Microsoft CEO crashes Qualcomm keynote at CES
Microsoft CEO Steve Ballmer takes the stage at CES 2013 with Qualcomm CEO Paul Jacobs. / CNET/James Martin
Microsoft CEO Steve Ballmer just can't stay away from the limelight at the Consumer Electronics Show.
Microsoft may have given up its coveted keynote spot on the eve of the Consumer Electronics Show, but that didn't stop Ballmer from making a cameo appearance during Qualcomm CEO Paul Jacobs' keynote address.
Ballmer stole a few moments of Jacobs' keynote to talk up Microsoft's new Windows RT and Windows 8 Phone products. Ballmer called the Windows products "stunning" additions to Microsoft's line-up. He showed off two of the newest Windows RT devices, the Samsung ATIV and Dell XPS. Both are powered by Qualcomm's Snapdragon processors.
Ballmer said that these devices are unique for how they bring together the best of both worlds: tablet and PC. They offer touch and keyboard, which he says makes them perfect for work and play.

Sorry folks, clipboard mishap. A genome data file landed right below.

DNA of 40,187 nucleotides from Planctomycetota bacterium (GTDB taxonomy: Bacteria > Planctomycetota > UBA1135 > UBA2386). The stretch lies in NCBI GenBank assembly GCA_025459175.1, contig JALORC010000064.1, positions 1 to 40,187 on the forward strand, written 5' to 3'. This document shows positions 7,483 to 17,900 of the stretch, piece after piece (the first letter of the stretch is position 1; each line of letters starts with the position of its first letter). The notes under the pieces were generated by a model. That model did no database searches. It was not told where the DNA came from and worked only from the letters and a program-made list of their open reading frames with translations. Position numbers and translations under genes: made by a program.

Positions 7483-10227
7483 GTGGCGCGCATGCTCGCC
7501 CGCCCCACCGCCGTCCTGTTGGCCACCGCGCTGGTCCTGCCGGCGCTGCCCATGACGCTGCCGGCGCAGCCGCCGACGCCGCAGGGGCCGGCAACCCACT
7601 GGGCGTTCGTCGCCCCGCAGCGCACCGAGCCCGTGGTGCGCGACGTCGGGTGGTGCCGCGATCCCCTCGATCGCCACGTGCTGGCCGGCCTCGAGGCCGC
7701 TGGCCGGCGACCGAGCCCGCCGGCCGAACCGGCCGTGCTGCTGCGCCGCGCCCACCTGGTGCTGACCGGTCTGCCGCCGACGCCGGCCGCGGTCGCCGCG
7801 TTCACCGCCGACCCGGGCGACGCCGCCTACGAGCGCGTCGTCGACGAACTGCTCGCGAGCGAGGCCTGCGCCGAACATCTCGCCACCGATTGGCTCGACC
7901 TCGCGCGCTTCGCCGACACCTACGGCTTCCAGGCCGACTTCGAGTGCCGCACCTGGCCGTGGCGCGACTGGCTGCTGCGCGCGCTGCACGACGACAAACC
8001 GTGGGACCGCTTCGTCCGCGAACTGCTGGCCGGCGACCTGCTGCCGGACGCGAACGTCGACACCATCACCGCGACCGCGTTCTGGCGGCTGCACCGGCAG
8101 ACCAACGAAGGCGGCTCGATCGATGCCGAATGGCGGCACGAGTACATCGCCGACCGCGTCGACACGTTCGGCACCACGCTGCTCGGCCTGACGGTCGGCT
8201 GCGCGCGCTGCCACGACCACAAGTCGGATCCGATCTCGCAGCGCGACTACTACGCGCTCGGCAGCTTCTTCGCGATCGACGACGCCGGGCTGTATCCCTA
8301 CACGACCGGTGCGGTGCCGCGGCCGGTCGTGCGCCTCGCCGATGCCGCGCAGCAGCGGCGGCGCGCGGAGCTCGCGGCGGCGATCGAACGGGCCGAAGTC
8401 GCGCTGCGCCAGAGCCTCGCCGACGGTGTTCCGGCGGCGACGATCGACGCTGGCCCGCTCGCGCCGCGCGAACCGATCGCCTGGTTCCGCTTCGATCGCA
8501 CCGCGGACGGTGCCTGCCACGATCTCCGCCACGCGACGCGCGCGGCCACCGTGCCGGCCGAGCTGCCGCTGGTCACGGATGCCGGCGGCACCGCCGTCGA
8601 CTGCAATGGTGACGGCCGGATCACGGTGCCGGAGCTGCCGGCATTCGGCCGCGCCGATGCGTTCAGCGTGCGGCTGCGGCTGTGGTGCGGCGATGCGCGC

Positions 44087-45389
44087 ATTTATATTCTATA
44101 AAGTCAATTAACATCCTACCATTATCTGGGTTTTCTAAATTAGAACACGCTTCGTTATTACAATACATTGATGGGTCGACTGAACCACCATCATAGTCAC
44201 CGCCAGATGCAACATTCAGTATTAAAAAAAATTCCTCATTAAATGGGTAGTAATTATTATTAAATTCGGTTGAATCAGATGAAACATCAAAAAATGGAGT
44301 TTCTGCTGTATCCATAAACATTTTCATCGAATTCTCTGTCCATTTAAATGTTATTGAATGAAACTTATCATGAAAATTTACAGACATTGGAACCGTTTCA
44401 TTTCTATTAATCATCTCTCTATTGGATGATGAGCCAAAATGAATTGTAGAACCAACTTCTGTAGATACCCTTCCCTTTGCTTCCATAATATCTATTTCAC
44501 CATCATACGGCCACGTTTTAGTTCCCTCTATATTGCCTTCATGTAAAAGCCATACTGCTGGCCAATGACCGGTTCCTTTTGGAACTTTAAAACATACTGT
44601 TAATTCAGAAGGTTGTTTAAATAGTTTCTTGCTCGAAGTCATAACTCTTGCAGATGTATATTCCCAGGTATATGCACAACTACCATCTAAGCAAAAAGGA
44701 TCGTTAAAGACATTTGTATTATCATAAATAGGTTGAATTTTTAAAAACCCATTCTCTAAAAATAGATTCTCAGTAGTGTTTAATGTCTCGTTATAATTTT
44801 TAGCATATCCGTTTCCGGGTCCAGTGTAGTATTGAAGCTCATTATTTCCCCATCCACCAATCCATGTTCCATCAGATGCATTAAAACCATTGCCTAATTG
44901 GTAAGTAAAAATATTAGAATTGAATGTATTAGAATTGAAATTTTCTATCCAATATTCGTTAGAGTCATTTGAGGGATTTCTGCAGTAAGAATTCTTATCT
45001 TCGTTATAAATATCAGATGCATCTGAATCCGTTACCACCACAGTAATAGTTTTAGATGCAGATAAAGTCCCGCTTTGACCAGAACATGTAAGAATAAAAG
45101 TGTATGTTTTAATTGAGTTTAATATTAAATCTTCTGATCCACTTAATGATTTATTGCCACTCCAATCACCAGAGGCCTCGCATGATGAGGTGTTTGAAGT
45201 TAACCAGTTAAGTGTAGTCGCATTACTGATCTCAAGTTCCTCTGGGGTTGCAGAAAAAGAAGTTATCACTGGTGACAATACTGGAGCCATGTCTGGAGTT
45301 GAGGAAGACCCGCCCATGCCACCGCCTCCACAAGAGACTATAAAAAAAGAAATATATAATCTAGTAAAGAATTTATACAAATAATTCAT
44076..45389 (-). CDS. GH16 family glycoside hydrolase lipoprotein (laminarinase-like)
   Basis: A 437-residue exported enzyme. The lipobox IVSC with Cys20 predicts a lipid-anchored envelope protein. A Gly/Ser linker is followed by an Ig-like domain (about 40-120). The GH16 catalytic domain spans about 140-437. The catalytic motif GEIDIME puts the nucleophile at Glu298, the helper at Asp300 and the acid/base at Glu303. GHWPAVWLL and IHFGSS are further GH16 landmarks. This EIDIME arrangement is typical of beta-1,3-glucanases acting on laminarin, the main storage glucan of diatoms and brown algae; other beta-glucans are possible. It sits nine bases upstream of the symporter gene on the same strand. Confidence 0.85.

Microsoft has put a lot of time, money, and effort promoting the new Windows RT concept. But the company's device partners have been slow to adopt the new OS, mainly because Microsoft has tried to keep tight control of it.
There is no question that Microsoft is playing catch up to the Apple iPad and the Google Android tablets. And what is a tablet without apps. Ballmer talked up the fact that Microsoft has been catching up in this area. He said that the company now has four-times the number of apps for these devices as it had when it launched. In fact, he said just 10,000 new apps were added just last month. Some of these apps include, the travel app from Expedia, news apps from Huffington Post, and an e-book app like Barnes and Noble's Nook.
Ballmer also showed off how the tablets can easily convert to a lightweight laptop by simply snapping on a keyboard.
Ballmer also showed off some of the new Windows Phone 8 devices, including the Nokia Lumia and HTC Windows Phone 8X. He said that sales have gained momentum.
"The new Windows Phones are incredible," he said. "In November, we reported that sales were four times greater than the same time last year, and during the week of Christmas, we sold five times more phones than the same week last year."
Qualcomm's Jacobs pointed out that these phones are also powered by Snapdragon processors. And the execs talked up the partnership the companies have forged in taking Microsoft's products mobile.
This article originally appeared on CNET.
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